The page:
Should freshmen student athletes be prohibited from playing on varsity teams? The UIL is considering it.


 

We may be in the early days of summer, but high school sports are fast approaching. As with every new year, certain changes are proposed to to correct any issues that may have arisen during the previous season. The University Interscholastic League, also known as the UIL, will be meeting soon in Round Rock to discuss various addendums to rules. The list is provided by KVUE:

- Proposals to change soccer from a spring sport to a fall sport
- A proposal to add a shot clock to basketball
- A proposal to allow 6th grade participation at the 1A level
- A proposal regarding strength and conditioning for in-season athletes
- A proposal to establish a ten-year compensation plan for sports officials

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However one rule change might turn some heads:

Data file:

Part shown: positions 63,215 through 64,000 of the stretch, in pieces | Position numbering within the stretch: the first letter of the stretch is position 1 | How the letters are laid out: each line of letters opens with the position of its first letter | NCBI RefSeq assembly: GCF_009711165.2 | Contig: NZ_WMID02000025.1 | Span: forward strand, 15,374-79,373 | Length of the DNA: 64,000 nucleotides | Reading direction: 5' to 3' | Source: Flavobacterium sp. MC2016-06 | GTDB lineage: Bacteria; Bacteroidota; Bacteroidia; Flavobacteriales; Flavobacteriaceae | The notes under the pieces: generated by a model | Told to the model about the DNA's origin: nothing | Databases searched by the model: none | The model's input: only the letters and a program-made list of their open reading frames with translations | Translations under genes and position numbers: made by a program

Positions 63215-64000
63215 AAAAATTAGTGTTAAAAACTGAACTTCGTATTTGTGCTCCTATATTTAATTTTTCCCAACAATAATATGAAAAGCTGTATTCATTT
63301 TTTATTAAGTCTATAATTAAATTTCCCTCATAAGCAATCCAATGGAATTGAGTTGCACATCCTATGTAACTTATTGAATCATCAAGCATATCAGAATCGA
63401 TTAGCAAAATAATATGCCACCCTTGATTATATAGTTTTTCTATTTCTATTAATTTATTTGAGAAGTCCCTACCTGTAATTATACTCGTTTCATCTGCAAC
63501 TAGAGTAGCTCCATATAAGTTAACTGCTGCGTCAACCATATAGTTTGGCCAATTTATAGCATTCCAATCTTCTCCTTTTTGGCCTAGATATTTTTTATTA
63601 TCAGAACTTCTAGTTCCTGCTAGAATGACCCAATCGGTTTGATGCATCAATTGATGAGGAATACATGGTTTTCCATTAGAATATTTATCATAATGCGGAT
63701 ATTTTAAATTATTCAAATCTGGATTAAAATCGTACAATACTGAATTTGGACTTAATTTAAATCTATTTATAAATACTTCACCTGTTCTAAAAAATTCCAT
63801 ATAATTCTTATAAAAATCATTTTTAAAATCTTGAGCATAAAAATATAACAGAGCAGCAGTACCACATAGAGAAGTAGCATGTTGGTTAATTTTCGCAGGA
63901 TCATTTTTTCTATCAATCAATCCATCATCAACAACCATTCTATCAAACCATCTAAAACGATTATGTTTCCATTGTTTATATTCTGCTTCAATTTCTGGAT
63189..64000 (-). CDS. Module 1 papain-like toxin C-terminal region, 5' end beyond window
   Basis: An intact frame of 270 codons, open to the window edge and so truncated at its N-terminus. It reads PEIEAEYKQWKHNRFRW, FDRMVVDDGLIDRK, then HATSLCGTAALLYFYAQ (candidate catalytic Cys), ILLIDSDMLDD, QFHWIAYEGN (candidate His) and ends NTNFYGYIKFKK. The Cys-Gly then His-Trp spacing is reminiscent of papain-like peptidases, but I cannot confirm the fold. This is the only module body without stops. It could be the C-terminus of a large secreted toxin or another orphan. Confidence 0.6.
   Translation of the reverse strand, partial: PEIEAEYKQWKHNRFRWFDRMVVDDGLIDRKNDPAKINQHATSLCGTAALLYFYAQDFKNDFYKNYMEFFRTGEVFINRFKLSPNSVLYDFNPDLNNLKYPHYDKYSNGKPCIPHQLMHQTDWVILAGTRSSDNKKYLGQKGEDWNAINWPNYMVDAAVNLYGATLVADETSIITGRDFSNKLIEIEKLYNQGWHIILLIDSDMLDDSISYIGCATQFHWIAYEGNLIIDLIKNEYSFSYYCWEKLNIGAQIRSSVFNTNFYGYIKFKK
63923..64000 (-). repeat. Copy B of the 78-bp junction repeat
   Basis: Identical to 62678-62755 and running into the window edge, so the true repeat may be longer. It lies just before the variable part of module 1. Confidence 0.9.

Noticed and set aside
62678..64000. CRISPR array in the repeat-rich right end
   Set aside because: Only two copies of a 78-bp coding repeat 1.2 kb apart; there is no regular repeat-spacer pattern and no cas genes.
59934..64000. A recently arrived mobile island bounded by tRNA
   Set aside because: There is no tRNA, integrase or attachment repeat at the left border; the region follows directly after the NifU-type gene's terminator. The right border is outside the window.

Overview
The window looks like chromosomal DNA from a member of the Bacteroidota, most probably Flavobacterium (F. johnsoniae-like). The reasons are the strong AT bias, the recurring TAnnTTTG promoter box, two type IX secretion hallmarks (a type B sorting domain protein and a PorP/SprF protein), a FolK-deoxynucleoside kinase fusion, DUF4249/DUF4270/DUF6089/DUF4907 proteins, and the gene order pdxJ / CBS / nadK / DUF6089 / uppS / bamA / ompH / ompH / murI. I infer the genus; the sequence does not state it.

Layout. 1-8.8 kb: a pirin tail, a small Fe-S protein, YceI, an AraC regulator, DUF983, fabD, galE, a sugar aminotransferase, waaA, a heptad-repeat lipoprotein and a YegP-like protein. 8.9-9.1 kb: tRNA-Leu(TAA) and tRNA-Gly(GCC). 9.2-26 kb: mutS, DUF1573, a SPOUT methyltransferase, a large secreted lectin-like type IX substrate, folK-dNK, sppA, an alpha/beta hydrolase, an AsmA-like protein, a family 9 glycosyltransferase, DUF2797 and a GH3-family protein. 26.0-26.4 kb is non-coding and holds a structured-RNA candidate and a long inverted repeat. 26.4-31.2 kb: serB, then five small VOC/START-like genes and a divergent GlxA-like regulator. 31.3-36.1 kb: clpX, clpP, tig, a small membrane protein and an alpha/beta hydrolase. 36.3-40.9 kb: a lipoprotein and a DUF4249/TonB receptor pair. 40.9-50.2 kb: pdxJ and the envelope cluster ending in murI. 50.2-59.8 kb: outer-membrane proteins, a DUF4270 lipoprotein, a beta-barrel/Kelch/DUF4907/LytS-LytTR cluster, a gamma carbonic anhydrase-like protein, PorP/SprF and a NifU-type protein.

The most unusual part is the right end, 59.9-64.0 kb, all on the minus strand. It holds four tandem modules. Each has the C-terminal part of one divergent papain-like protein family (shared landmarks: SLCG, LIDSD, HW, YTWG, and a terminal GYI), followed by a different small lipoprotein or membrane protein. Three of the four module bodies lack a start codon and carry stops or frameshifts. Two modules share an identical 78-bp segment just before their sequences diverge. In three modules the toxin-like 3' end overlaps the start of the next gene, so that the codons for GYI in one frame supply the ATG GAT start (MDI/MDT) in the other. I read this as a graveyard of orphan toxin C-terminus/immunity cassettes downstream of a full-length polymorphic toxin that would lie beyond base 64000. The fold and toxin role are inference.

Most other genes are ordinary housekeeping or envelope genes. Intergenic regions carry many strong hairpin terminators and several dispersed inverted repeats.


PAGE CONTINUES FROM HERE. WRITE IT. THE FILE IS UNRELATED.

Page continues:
- A proposal to prohibit freshmen athletes from participating in varsity competitions

This one has me scratching my head just a little bit. I know that with the more research we do on certain sports, the more we learn about how it affects the body. By now most of us are familiar with the results of research into how sports concussions can alter someone's state of mind and impact the rest of their life.

But the UIL considered banning all freshman from varsity competition? How is that fair to the new players?

Back in Alabama, we had students playing both JV and Varsity teams with no issue. And their health was of the utmost importance as well. But more importantly, why would you stop an athlete from potentially gaining more experience during their growth as a player?

I understand fatigue and the various reasons why it would be considered. But then you have another issue of JV players having to sit behind a freshman for a year. Or, a freshman having to sit out a year while a coach develops other players.

Not every freshman does gain the opportunity to play their first year on a varsity team. But they should all have at least the opportunity to prove they can take the field.

Should the UIL pass this proposal or take more time to discuss? Tap the Chat button in our free app and let us know what you think.

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